• A device manufacturer first learned of our firm over five years ago through a friend of a friend who struck up a relationship, had lunch a few times, and ultimately found a way to work together.
    • A commercial developer was referred to us through a colleague of the firm who had never worked with us directly but got to know the firm through some joint volunteer work through a chamber of commerce over nearly a decade.
    • A professional services firm engaged us in an interesting piece of work after getting to know our team through joint service in a civic organization.
    • A construction firm signed on with us after reading a piece of material we had written and distributing it to his colleagues.  We first connected on Facebook.

    Connecting The Dots in Reverse

    I wish I was smart enough to be able to go back in time and know how all of these activities that we undertook (months and years ago) were going to add up to sales in October of 2014, but I’m not.  There’s no crystal ball–not then and not now.  All I can tell you for sure is that all of these prospects took different paths and lengths of time to become our customers, being gently impacted by our marketing efforts along the way.  Steve Jobs said it best when he explained in his now-famous commencement address that “you can’t connect the dots looking forward; you can only connect them looking backwards.”

     

    I can tell you, however, that there were several common threads in these transactions:

    • They became aware of our firm in some way
    • They used our website to perform initial research on our firm and compare us to other agencies
    • They visited our office to meet us and see our facility
    • They received marketing collateral from us and distributed it internally
    • They were given (and presumably read) thought leadership material that we had published in print and online
    • They took their time before writing us a check

    Our business and your business are being evaluated all of the time by the marketplace.  Each customer take his or her own course to get to the point where the check is signed, but they encounter your marketing materials (investments you have made) all along the way. As they move from stranger to check-writer, they are exposed to:

    • your website
    • your blog posts
    • your social media updates
    • your business card
    • your printed collateral
    • your logo

    Having all of these things in order is the right thing to do. You can’t isolate any one of these activities and determine the individual dividends it pays. It’s just like you can’t measure the potential value of an event you choose to attend or a sales inquiry you make with a prospect.

    Does all of this mean that you should not measure the performance of your marketing activities? Of course not. It just means that you should look at the intangibles that won’t show up in the metrics on your spreadsheet.

    I will never be able to calculate the return on investment (ROI) of the marketing materials we produce. Or tell you what would have happened if we never invested in a content marketing strategy that includes blog posts, books, and white papers. I can just tell you that it works and you should do it.

    The reason this is so important is because too many marketers are searching for measurable returns on digital marketing activities that they will never be able to demonstrate. In some cases, they end up not doing the right thing because the short term return can’t be immediately seen.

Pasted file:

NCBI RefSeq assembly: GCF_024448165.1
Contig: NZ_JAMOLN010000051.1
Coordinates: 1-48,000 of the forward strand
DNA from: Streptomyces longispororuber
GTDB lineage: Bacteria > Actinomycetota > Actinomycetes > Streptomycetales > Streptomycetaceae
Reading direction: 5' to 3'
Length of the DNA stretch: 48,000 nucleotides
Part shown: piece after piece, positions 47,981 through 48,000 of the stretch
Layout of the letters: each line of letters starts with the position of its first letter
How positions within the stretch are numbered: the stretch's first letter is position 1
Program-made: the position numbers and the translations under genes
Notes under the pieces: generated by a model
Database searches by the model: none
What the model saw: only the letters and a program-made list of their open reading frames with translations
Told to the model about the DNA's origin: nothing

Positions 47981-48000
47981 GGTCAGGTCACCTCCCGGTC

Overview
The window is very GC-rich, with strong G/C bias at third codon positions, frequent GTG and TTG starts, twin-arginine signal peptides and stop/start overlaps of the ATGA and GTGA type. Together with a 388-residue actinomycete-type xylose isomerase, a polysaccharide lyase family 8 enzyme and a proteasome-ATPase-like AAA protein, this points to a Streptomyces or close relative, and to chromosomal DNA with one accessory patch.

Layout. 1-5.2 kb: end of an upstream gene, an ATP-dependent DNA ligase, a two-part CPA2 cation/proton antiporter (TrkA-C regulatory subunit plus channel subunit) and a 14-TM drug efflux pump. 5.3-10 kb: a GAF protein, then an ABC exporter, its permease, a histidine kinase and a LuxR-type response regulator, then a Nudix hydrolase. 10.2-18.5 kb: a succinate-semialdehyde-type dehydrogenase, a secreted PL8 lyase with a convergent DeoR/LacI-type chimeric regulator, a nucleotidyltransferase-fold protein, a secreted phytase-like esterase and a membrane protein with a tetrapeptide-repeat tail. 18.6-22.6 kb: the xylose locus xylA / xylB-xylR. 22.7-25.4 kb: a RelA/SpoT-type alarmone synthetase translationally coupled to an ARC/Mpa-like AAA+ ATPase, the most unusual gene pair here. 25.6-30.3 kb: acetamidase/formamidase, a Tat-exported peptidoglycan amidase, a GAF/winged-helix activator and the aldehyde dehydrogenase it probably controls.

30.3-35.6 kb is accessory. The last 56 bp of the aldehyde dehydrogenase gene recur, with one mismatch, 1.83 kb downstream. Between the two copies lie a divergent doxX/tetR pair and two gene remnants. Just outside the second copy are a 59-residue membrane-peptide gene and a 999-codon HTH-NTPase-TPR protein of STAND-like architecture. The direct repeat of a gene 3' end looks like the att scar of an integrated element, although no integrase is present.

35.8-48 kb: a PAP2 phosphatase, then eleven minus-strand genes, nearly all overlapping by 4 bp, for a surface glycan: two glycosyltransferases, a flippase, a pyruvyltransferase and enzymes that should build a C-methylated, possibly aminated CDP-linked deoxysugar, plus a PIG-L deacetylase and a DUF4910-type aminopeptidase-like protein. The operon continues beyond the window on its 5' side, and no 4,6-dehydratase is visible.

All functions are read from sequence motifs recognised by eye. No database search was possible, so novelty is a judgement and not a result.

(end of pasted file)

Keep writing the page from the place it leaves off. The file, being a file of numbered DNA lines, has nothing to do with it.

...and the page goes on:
Whether it’s offline or online, where you choose to spend your marketing dollars should be a matter of art as well as science. Measure, certainly, but don’t let measurement keep you from doing the right thing. I would encourage you to follow Jobs’ follow-on advice: trust that the dots will somehow connect in the future.

  3. Mobile Advertising: Is it Right for Your Business?

    Have you noticed how display advertisements are appearing on your mobile phone throughout the day? We see mobile ads in mobile apps, web browsers, and on social networking sites. Have you ever clicked on one or wondered about the ROI of mobile advertising? New research is helping us answer these questions.

    A recent piece in the Harvard Business Review (Making Mobile Ads That Work) tells the story of a recent study in which three researchers reviewed a marketing experiment to find the answers. Looking at a sample of 40,000 consumer trials, the team found that mobile advertising can certainly work, but much better in some cases than others.  In short, the researchers concluded that the best situations for using mobile ads are those in which the product (a) is practical and (b) involves a higher level of deliberation by the buyer.  The examples provided include:

    • life insurance policies
    • furniture
    • gym memberships
    • brokerage services

    What is the rationale for this finding?  According to the research, “mobile display ads…cue consumers to revisit facts they already possess.”  If an offering “is relevant to them, people are more likely to have retained–and be motivated to recall–information about it.”  In such cases, the researchers found that mobile ads:

    • increased positive attitude by 4.5%
    • increased purchase intention by 6.7%
    mobile advertising example

    Mobile display ads, like the example shown here, work best for practical products that involve a higher level of consideration.

    In contrast, mobile ads are less effective for:

    • day-to-day essential products that require little deliberation (i.e. deodorant or soap)
    • simple pleasures like a candy bar or bottle of wine
    • high-dollar splurges like a luxury cruise or designer handbag

    So if you are considering whether to employ mobile advertising or not, think about your product/service in the above context.  If your offering is one that is both practical and deliberative, mobile ads are particularly worthy of your consideration.